There are pros and cons
    11-30-14 10:03 AM
  13. stevobbm's Avatar
    Stumbled on this article, and found it rather preposterous and in some ways amusing (although I won't pretend to be surprised) that BlackBerry's name was not mention even once. I fully understand the company's current position in the market and all that, but it still seems to reach a level of slight desperation and mild denial to attempt speaking on privacy, protection from NSA breaches, & phone encryption, yet not even acknowledge BlackBerry's existence... But perhaps I'm alone in getting that vibe? Does anyone else have any opinions on it

    How to stop NSA from snooping on you

    +-keystroke queen-+
    It is amazing that BlackBerry are totally ignored in this article. Think it's going to take a while for some of the media to acknowledge BlackBerry again.

    I hope I stayed on point here.

    ? Z10
    riss89 likes this.
    11-30-14 06:53 PM
  14. mornhavon's Avatar
    For those upset about the OP's article not mentioning BlackBerry: If you could make a fact-based point #6 about BlackBerry, what would it be? I don't think that most people reading the article are going to purchase BES licenses for themselves and everyone they want to communicate with.
    riss89 likes this.
    11-30-14 08:54 PM
  15. anon62607's Avatar
    If you feel confident the NSA can't eavesdrop on you, you either are using a string and two cans, or are in ignorant denial. Does not mean they are, or have any interest in, but could. Period
    And not just the NSA, but many major-nation intelligence agencies, if you become interesting enough for a specialized attack.

    You can take steps to avoid dragnet intelligence gathering, though and I think that is what most people focus on when they talk about electronic privacy. The NSA itself clearly believes communications security is possible against a determined state funded hostile agency, otherwise they wouldn't bother with their own cipher suites and comsec protocols and certifications, though.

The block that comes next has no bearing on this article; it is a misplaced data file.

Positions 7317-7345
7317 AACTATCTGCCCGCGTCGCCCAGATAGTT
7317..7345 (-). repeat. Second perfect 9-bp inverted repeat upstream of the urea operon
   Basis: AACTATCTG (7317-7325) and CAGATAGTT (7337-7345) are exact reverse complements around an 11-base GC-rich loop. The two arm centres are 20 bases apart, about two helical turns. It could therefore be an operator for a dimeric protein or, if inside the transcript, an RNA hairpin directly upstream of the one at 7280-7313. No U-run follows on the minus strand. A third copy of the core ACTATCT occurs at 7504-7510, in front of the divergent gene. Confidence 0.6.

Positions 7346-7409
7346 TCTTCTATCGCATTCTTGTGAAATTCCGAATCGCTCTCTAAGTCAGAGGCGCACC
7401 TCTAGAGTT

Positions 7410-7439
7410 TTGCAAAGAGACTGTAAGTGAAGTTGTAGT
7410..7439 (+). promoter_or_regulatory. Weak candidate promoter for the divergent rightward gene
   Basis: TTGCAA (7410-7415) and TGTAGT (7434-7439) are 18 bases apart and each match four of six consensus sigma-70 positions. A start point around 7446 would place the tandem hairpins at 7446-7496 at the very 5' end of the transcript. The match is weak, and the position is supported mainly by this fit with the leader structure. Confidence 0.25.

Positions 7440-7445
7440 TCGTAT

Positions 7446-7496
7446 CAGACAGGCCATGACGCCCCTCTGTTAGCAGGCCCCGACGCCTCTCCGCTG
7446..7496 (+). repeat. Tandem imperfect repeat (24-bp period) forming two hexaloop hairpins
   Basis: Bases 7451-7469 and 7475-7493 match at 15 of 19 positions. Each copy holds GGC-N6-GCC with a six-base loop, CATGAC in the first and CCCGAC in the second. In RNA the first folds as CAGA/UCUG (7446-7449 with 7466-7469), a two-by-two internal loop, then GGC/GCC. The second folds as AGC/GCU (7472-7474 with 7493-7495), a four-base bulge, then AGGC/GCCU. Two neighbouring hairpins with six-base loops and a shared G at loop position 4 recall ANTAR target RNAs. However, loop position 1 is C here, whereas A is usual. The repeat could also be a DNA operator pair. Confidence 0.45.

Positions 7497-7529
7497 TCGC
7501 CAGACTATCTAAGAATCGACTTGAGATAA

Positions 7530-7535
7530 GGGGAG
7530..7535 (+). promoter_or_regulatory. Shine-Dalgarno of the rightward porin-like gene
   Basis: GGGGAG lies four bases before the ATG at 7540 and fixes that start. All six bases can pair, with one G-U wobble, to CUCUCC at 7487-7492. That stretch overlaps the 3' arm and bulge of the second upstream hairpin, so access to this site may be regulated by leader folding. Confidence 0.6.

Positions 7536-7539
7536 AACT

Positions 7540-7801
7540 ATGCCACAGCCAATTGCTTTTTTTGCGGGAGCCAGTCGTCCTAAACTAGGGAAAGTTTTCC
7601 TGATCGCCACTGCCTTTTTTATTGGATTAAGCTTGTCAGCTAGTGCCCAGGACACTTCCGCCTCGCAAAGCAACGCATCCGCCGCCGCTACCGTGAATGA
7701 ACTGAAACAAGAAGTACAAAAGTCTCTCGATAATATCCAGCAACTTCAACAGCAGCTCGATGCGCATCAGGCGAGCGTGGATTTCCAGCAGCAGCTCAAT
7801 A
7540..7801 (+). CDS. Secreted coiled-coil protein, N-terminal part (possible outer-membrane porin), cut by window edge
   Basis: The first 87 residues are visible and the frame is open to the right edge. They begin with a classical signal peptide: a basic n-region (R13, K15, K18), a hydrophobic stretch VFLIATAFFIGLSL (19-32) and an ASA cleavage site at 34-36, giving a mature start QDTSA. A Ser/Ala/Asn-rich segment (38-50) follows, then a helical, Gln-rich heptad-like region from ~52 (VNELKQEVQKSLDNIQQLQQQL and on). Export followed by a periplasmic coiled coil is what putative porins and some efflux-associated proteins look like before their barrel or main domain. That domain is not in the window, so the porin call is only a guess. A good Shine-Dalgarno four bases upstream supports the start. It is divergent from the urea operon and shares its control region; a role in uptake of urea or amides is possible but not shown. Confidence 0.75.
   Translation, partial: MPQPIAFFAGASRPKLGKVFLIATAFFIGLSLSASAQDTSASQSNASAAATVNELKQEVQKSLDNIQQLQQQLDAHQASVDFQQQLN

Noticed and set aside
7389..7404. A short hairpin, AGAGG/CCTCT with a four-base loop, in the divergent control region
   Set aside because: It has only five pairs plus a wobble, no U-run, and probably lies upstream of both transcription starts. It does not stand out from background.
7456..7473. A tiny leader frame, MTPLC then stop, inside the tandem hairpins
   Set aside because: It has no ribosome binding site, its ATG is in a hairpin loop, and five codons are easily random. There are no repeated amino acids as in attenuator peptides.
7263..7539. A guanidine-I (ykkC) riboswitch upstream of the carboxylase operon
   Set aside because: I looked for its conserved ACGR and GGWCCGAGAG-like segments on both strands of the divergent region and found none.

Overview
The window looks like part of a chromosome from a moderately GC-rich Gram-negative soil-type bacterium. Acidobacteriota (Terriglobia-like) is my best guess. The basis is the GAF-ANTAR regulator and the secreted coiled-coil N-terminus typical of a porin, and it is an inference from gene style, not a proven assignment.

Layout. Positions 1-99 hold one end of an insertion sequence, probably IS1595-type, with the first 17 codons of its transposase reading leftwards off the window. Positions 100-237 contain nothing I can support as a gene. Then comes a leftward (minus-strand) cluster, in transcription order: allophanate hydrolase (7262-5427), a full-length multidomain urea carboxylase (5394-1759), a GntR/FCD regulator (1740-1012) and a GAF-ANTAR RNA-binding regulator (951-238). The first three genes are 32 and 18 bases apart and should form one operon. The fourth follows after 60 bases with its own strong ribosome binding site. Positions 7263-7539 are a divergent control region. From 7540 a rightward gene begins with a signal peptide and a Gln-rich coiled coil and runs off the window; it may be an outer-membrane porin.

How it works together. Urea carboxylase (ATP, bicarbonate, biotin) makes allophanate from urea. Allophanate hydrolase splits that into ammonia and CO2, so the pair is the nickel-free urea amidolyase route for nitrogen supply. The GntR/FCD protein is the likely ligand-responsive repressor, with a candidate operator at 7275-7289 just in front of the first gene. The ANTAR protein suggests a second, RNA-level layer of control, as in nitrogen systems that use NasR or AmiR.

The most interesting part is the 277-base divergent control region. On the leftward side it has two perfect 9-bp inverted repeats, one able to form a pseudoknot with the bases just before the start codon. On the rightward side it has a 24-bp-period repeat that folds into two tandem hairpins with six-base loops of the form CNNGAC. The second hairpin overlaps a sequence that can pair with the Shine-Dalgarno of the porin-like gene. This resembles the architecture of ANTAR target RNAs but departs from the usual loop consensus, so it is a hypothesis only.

it's important to take a realistic approach to all of this, if you become interesting and important enough your communications have a high likelihood of being intercepted, even if you only communicate courier bin Laden style but if you are protecting yourself from bored NSA analyst or facebook or Google employee it becomes reasonable to think you can protect yourself.
    BigBadWulf, shaleem and BradZero like this.
    12-01-14 01:22 AM
  16. anon62607's Avatar
    If you honestly think you are safe from government agencies looking at your data, you are dead wrong and should look at history. The Germans thought their codes where safe in WWII, but the British had cracked them a year earlier.

    Bottom line is that agencies like the NSA have the brightest minds and technology available to them that allows them to stay well ahead of any encryption technology available for typical consumer devices.

    Posted via my lovely passport on T Mobile USA
    while the NSA is well funded and does indeed have a lot of very smart people working for them, they aren't magic. They can't brute force a 128 bit key any more than the rest of us can (800 billion times the age of the universe or 8 million times the age of the universe is still a very long time) and while it is likely their analytical attacks are somewhat advanced compared to the rest of the world it's still a pretty safe bet that 10 round AES is safe, for example.

    Well regarded strong ciphers are probably safe from any possible (NSA or not) brute force or analytical attack and I actually think that while it is one of the most interesting topics, cipher strength should be put to bed as a topic we have to generally worry about when talking about personal communications security.
    mnc76 likes this.
    12-01-14 01:39 AM
  17. blueberrymerry's Avatar
    They don't have to brute force any BB10-related encryption for data in transit, they just grab it unencrypted off the wire at data centers and cable landing points worldwide. Better yet, they just present Google/Microsoft/Apple with a National Security Letter to give up all data on you.

    If you really want proper security and not BlackBerry's half-baked smoke-and-mirrors stuff, you need strong encryption for data in transit, strong encryption for data at rest and obfuscated metadata so nobody knows who you're sending and receiving messages with.
    Troy Tiscareno likes this.
    12-01-14 11:56 AM
  18. anon62607's Avatar
    They don't have to brute force any BB10-related encryption for data in transit, they just grab it unencrypted off the wire at data centers and cable landing points worldwide. Better yet, they just present Google/Microsoft/Apple with a National Security Letter to give up all data on you.

    If you really want proper security and not BlackBerry's half-baked smoke-and-mirrors stuff, you need strong encryption for data in transit, strong encryption for data at rest and obfuscated metadata so nobody knows who you're sending and receiving messages with.